• ICD 2 Superseded by the newer, cheaper ICD 3 (see below). Avoid.
  • ICD 3 In-Circuit-Debugger. Faster programming than a PICkit, but 4 times more expensive (or more compared with PICkit 2 clones). Also requires the purchase of additional header boards with a special microcontroller for debugging some 8-, 14- and 18-pin PIC microcontrollers.

Build your own programmer


PICs do not ship with a bootloader, but there are many that you can program yourself. After the bootloader is installed, a programmer is no longer needed for simple firmware updates.

Basic circuit


This is the most basic circuit required to program a PIC 18F2550. Most PICs require a similar minimum support circuit.

D1 is only needed by PICs that require a programming voltage greater than the power supply (see reset circuits below).


  • PIC 12/16/18F run at 5volts, and lower voltages at reduced speed
  • Connect all the supply pins to power (Vdd) or ground (Vss). Don't forget the AVdd and AVss pins
  • Put a 0.1uF decoupling capacitor on each positive supply pin, and put it as close to the chip on your PCB as possible



  • Reset is the MCLR/VPP pin on PICs (MCLR=master clear, VPP=programming voltage)
  • Connect a resistor from MCLR to the supply voltage for normal operation, use 10Kohms for PIC 12/16/18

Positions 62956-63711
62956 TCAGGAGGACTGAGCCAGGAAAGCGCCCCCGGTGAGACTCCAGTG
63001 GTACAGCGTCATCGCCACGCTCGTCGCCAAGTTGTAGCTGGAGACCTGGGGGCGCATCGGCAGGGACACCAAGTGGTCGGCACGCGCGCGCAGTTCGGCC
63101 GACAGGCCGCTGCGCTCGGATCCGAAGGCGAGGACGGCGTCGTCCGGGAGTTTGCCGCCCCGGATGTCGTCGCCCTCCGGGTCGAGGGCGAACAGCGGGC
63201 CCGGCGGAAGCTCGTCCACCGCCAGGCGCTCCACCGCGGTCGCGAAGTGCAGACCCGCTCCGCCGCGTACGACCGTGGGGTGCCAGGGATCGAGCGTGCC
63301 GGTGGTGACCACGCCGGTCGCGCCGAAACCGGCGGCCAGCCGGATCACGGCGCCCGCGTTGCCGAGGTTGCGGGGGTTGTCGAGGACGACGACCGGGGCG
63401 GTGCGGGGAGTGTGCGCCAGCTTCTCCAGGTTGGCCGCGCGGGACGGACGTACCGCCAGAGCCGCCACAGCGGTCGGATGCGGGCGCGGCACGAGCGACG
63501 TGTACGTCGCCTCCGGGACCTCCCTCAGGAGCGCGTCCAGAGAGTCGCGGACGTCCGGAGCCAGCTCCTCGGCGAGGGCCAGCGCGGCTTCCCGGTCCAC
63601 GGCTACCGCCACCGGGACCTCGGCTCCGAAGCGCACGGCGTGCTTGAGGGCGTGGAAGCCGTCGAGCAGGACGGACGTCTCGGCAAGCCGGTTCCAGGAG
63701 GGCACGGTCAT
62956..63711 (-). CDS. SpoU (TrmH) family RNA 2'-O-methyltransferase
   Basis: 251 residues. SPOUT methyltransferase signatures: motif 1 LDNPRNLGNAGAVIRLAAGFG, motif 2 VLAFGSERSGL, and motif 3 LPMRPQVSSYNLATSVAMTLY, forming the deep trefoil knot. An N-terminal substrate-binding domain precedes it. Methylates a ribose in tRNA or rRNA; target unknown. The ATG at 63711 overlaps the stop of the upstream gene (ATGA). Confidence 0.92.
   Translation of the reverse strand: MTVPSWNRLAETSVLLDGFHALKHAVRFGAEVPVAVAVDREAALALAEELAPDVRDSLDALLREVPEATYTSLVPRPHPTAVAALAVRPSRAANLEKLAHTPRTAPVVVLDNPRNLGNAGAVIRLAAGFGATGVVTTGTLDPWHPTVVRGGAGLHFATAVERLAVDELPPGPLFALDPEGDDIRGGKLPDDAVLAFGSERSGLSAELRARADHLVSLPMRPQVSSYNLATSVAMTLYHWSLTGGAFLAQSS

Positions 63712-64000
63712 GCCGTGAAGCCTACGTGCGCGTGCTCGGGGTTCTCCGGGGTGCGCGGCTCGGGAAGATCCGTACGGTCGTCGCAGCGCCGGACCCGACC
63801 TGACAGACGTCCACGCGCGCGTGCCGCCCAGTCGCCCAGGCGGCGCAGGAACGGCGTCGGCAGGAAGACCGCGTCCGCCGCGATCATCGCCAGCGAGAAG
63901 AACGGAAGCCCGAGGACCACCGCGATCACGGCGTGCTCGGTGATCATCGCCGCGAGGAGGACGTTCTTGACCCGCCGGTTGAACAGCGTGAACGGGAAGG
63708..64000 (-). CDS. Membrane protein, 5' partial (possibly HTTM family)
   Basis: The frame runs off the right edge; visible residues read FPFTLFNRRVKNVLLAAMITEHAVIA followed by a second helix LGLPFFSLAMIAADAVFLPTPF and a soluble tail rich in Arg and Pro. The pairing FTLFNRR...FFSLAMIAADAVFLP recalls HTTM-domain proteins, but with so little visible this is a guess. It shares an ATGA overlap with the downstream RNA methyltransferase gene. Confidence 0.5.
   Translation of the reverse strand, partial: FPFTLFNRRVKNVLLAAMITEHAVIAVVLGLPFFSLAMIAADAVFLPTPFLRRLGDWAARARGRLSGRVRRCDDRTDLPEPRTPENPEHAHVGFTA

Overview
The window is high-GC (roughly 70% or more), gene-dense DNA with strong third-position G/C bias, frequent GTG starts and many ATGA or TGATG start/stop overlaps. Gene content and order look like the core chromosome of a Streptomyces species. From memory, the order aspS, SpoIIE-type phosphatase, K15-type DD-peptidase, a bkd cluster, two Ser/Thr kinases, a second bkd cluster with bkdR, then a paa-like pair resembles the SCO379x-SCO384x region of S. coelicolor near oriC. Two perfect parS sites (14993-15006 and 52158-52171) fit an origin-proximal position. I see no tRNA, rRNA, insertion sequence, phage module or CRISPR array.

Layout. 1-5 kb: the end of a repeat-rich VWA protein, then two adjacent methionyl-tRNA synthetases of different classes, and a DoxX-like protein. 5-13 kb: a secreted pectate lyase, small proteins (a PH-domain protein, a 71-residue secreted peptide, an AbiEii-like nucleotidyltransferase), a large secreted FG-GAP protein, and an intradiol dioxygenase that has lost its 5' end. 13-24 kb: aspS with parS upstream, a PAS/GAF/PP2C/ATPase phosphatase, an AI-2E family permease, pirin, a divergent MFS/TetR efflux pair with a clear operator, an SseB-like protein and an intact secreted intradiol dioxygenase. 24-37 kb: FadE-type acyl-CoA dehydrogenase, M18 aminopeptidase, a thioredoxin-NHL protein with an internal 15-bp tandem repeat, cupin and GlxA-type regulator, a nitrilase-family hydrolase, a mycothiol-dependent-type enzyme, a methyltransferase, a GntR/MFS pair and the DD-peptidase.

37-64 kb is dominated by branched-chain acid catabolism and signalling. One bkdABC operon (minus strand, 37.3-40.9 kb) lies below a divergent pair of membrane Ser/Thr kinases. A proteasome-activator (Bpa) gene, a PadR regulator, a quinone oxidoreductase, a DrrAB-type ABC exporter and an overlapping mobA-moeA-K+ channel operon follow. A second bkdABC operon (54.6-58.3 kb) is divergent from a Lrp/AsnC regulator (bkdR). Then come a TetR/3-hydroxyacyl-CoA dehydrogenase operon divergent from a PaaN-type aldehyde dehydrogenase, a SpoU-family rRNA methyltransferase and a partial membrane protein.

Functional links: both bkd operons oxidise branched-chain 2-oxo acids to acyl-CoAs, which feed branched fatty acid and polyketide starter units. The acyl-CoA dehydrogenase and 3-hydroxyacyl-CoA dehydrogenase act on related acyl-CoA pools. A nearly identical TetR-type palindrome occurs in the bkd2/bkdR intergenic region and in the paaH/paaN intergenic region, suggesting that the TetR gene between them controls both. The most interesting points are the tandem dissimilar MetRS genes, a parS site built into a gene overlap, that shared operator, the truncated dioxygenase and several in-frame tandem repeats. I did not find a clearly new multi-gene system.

• The programmer uses 12-13volts on MCLR to put PIC 12F/16F/18F in programming mode. Use a small diode (D1) between the supply voltage and resistor (R1) to protect the supply voltage from the 13volt programming voltage

Programming connections

PICs use a 5 wire programming connection called ICSP in PIC datasheets. This is the prefered pinout order, it's compatible with the PICkit:

  1. VPP/MCLR - This pin is also the PIC reset pin. Used to enter programming mode, and reset after programming
  2. Supply voltage (from programmer, or to programmer)
  3. Ground
  4. PGD - Program data, a bi-directional data pin (often PORTB7)
  5. PGC - Program clock (often PORTB6)

Programming a PIC usually requires connecting these five pins to a programmer.

Newer/larger PICs may have multiple pairs of PGC and PGD pins:

  • Connect any pair you like
  • You need to use the same pair (PGC2 and PGD2, for example)
  • It's usually best to check the errata to be sure the pair you chose actually works

Clock source

Most PICs have an internal oscillator that can be used as the clock source.

  • An external clock source, resonator, or crystal can be attached to the OSC1 (input) and OSC2 pins.
  • A secondary, low speed oscillator (T1OSO/T1OSI) is usually available for an external 32.768kHz crystal (real time clock).



Different PIC pins can source/sink different amounts of current. These are some general rules, but be sure to verify the capabilities in the datasheet for the exact device (usually a table at the beginning of the IO section).

  • PORTA-D usually source/sink 25mA
  • Others sometimes less



  • 18F USB devices (5volt parts) - An internal 3.3volt regulator requires a 0.22uF capacitor on the VUSB pin (we use 2 x 0.1uF), no other connections to VUSB are required
  • All PIC USB peripherals have an internal resistors, no other support circuitry is required


See PIC Resources for more information, third party compilers, operating systems/kernels, hardware (development boards), other tutorials and online PIC programming books.